Friday, July 8, 2016

Marck-et Research

The Early- and Mid-Century Federal Buildings of Bismarck, North Dakota

Bismarck, North Dakota is on the small side, as most state capitals go. With 55,000 residents the city ranks as the second most populous in North Dakota, though it ranks in the bottom-third when compared with other capital metropolitan areas across the country. Regardless, Bismarck is the largest city for 200 miles in any direction (Fargo, to the east, beats it out), and as such it is important postally speaking. Bismarck and Fargo house the only two remaining mail processing facilities in the state. The capital also boasts a historic early-century Federal Building, which we'll present here. In our next post we'll show vintage photos of the '60s-era facility that replaced it, inside and out.

North of downtown Bismarck lies the distinctive North Dakota State Capitol, at 242 feet tall the tallest building in the state. When it was constructed during the early 1910s, however, the then-new U.S. Post Office and Court House building was constructed at the west side of Bismarck's downtown district. It is located at 304 East Broadway Avenue and can be seen per 2011 Google Street View imagery here:

The building is described as part of a National Register of Historic Places nomination form for Bismarck's downtown district.
The federal government constructed this three-story building at the northwest corner of East Broadway and North 3rd Street in 1913. Architectural plans for the edifice were prepared by the Treasury Department's supervisory architect, James Knox. Upon completion, the Renaissance Revival-style building housed a Federal Post Office and District Court, one of only four such facilities in North Dakota. A three-story rear wing was added in 1937. The building was nominated to the National Register in 1976.

The U.S. Post Office and Courthouse is a steel framed structure veneered on the exterior by limestone ashlar. The Renaissance Revival character of the building is displayed by the rusticated stone work and large arch window openings at the first story; smooth stone finish and simple rectangular window openings at the second story; recessed window openings between paired stone columns at the third story; and quoin details at the wall corners. The building is also distinguished by a prominent hip roof, covered by red tiles and featuring wide eaves underscored by press- metal medallions. The design of the 1937 addition is sympathetic to the original.
Here, you can see the building both pre- and post-addition.

You can more easily see the dividing line between the original and extended structure from this rear photo, post-addition. Note how the style of the architecture blends largely seamlessly with the original.

Note: Unlike many other post offices/federal buildings that were expanded during the New Deal era, the Federal Building in Bismarck did not receive any lobby artwork.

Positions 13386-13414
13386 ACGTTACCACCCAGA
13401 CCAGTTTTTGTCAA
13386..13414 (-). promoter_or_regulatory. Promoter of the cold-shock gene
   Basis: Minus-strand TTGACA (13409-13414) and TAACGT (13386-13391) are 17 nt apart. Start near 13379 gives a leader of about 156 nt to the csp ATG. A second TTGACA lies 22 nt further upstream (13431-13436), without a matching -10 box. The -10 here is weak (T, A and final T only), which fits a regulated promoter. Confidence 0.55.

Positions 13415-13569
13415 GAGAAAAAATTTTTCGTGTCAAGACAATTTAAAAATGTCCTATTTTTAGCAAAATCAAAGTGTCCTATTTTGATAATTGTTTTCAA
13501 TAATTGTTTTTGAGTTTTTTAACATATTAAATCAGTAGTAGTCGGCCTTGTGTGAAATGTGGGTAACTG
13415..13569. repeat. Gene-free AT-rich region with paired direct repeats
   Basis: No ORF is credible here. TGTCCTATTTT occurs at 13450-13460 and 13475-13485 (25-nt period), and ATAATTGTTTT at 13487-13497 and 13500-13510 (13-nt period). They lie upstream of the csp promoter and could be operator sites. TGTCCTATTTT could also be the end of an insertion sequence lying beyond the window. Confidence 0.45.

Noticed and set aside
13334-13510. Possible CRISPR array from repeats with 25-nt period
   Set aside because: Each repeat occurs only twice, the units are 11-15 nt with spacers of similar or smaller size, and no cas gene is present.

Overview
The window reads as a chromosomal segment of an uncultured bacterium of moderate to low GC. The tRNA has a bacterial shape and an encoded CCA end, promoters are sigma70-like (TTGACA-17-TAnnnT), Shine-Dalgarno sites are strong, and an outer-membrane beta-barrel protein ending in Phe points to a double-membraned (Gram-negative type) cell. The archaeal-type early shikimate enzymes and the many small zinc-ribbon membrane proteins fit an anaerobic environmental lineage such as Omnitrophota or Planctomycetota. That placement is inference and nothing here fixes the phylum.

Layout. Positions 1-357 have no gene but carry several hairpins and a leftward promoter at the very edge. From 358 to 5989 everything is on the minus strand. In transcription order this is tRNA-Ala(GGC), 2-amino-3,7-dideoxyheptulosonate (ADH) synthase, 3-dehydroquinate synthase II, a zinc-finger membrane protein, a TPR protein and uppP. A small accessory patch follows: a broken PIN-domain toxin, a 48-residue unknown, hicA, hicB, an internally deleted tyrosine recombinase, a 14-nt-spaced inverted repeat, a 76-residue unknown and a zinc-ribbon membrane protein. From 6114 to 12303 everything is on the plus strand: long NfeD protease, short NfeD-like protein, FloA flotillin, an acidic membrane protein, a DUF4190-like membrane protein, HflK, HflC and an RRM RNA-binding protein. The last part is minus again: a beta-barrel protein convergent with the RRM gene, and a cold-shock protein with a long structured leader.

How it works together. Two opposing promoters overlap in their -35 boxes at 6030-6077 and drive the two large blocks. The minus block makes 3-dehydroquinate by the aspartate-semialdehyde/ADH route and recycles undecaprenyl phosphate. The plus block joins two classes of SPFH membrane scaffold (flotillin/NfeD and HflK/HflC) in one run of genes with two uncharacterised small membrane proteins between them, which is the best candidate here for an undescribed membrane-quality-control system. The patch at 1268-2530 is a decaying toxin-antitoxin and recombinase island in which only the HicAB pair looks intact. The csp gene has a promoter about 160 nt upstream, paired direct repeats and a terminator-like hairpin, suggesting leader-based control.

The General Services Administration (GSA) and National Park Service (NPS) also feature descriptions of the building.

Now we move to the 1960s, to the precast concrete stylings of what is now known as the William L. Guy Federal Building. So renamed in 1999 after a former governor, this mid-century U.S. Post Office and Court House housed Bismarck's (at least non-processing) postal operations. Nowadays, the building houses the only classified (USPS-staffed) postal retail operation in Bismarck: the Downtown Station post office.

The facility was designed by architects Leonhard & Askew, and was completed in 1964. The building is located just two blocks north of the original Federal Building, and both facilities are managed by the General Services Administration. Many photos of the newly completed building are available at the National Archives, and they encompass both the interior and exterior of the building. Let's have a look!

Here is the building as photographed in 1964 (at NARA) and in 2011 (per Google Street View):

Inside, dry '60s-style right angles abound; though so do panels of marble and (at least back when) old-style P.O. boxes. The Archives feature completion photos of the elevator and P.O. box lobbies. As is custom in the Upper Midwest, the P.O. Box lobby (entrance at the 'right' of the building, is available to customers 24/7. (Don't abuse the privileges, though—the U.S. Marshals Service is housed in the building.

In the service lobby the counters are fronted with what appears to be Formica. (Can anyone with design chops confirm or correct this?) Ah, the 1960s. Compared with the federal buildings of the 1930s, the design is downright spartan. Though check out those vintage postal scales!

By this point you might observe that I am really not a fan of utilitarian mid-century architecture. So here's the work floor, lit by enough strings of fluorescent lighting to stretch something like halfway to China. The most interesting thing I see in these photos are the windows from the Postal Inspector catwalks above the floor.

In 1991 Main Post Office and mail processing operations relocated to this 45,000-square foot facility on the southeast side of town. Our friend John photographed it in 2005.

'Til next time!